Thursday, April 30, 2009

A Documentary on Mud

Mud comes in so many varieties. When I try to describe the different types of mud to people, they look at me as if I were a little off center.
Normal garden variety mud, clumps to feet, knocks of easily.
Similar mud, but with a clay mix. This mud cakes up like jumbo-sized pancakes to your shoes. A big mistake with this mud is walking on grass or leaves after getting a good dose on your shoes. The leaves and grass blend well with it to make adobe, which is a popular building material in the southwest.Once dry, a light duty jack hammer available at any tool rental enter is needed to restore your footwear.
For a more durable shoe covering, pure clay is hard to beat. This variety is best used when you want to strengthen your quads, glutes, and calves. No problem loading 20-25 lbs per foot. Just stomp through and begin your workout.

Aww.... good old red dirt. Makes fine colorful mud which will give your shoes a nice color variation. It has a mild caking factor, and actually will cling to some of the sticky clay and clay blends and can actually help to remove a few of the outer layers of build-up. Given clean shoes and a 1/4 mile of red mud to tromp through, you will walk away with no more than a few extra ounces of weight, have shoes that may or may not match your running outfit, and will have a fair amount of grit hell bent on finding it's way into your shoes and between your toes.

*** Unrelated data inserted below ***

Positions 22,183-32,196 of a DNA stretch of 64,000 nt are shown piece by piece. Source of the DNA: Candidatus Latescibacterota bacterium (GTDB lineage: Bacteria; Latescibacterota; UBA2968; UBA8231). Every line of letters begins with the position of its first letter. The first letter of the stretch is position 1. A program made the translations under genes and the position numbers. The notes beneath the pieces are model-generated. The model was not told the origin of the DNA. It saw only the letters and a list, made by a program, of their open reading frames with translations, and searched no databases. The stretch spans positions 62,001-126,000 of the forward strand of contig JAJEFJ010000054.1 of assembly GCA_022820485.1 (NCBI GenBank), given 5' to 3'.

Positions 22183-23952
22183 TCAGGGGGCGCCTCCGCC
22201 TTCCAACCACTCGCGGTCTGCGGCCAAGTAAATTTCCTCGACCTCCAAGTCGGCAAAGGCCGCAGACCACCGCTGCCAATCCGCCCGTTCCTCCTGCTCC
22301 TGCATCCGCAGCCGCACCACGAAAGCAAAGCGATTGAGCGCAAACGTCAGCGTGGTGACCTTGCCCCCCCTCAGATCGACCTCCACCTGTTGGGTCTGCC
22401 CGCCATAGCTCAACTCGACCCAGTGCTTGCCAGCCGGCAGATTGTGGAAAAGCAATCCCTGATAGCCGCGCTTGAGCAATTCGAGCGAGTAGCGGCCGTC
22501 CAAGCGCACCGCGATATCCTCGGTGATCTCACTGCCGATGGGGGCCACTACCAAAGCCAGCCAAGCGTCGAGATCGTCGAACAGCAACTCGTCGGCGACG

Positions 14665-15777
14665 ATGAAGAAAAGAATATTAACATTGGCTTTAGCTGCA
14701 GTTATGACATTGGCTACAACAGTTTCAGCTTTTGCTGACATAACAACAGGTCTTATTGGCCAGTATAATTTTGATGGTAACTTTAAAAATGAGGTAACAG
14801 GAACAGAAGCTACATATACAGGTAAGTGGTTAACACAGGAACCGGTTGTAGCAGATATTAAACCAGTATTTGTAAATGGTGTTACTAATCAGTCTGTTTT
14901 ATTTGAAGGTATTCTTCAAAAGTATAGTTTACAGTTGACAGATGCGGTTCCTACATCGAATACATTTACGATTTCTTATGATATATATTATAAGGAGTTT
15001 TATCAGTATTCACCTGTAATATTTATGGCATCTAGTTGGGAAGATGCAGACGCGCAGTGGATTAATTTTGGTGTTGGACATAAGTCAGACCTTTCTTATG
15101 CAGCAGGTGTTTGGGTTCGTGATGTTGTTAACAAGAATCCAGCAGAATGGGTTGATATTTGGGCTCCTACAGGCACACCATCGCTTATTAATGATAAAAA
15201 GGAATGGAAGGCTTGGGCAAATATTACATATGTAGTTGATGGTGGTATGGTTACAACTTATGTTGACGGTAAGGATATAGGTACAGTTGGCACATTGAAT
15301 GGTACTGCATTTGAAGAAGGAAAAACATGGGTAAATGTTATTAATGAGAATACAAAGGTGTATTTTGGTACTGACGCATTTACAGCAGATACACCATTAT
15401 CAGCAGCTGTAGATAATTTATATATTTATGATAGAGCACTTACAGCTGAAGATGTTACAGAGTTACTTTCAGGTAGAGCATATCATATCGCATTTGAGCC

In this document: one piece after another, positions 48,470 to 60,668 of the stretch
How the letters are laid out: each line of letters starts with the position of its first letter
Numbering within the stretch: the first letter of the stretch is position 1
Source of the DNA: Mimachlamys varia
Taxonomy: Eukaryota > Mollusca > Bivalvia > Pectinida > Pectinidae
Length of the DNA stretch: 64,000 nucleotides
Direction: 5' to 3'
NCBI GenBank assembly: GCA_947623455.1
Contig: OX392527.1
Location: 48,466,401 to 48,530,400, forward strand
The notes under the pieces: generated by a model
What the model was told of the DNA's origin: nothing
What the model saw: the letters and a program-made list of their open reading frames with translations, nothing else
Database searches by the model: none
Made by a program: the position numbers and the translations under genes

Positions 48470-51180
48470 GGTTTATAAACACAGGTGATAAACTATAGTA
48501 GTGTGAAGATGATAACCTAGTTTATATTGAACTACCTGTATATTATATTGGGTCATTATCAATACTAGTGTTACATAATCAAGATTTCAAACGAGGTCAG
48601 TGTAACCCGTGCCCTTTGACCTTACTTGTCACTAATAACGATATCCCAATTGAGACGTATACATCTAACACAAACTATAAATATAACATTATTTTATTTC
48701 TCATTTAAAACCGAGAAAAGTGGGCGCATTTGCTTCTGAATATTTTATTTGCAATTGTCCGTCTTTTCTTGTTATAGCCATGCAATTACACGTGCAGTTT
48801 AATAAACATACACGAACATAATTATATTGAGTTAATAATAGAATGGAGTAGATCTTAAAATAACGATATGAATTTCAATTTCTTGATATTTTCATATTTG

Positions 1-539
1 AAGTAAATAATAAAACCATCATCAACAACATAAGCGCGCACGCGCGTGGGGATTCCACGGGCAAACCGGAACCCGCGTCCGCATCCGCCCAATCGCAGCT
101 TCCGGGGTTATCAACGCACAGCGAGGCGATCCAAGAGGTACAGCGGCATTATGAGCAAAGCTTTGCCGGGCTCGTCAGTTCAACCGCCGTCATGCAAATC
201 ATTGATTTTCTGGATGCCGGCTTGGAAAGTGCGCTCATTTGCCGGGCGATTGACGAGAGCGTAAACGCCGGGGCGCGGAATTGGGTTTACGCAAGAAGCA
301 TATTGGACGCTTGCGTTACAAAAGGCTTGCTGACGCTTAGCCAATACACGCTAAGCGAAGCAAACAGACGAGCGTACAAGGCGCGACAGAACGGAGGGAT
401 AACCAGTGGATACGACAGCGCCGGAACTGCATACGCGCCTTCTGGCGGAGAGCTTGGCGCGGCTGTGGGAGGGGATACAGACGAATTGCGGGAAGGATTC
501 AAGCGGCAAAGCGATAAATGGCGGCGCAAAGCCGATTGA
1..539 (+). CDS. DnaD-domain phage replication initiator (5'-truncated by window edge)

At the Free State Trail run in Lawrence Kansas this past weekend, there was a section of trail that had green mud. I kid you not. Nasty stuff, that really clung to your shoes too.

One of my favorite muds is black mud aka shoe sucking mud.This mud has a good clumping factor, and can be deceptively deep. Baptize your shoes in this, and you had better be careful stepping out of your predicament. This mud will KEEP your shoes, and quickly cover up the crater where you stepped. I believe this is where some of the crazy barefoot runners got their start.
Another variety of black mud is mud made from rotting leaves. It has many of the same characteristics of the above black mud, but is characterised by a foul smell, like old doo doo.
Hopefully no black doo doo mud here. This is the good garden variety mud, diluted to a thin slop state. This mud is actually so clean that you could eat a Quik Trip sandwich without even bothering to wash your hands. (I always advise smelling the QT sandwich before biting into it.)
A good mix of 2 or 3 of the above mentioned muds. This runner made it through a marathon through some of the worst mud that Kansas has to offer. Even some rain and hosing had not been able to wash all of it away. Notice the mud that was able to make it's way through the shoes and socks and between the toes.
Finally, proof that the battle with the mud in trail races is sometimes lost. Mud that will take away a shoe will also take all it can get. That foul smell in some of that mud may be more than rotting leaves!

Monday, April 27, 2009

DNF due to Tornado

Sometimes it is harder to get a race report to going than it is to actually make it to the starting line. I did a double of sorts over the weekend, picked up no blisters, managed to run for over 60 miles and not further injure my PF, added to my tick count for the year, and came home with ZERO medals!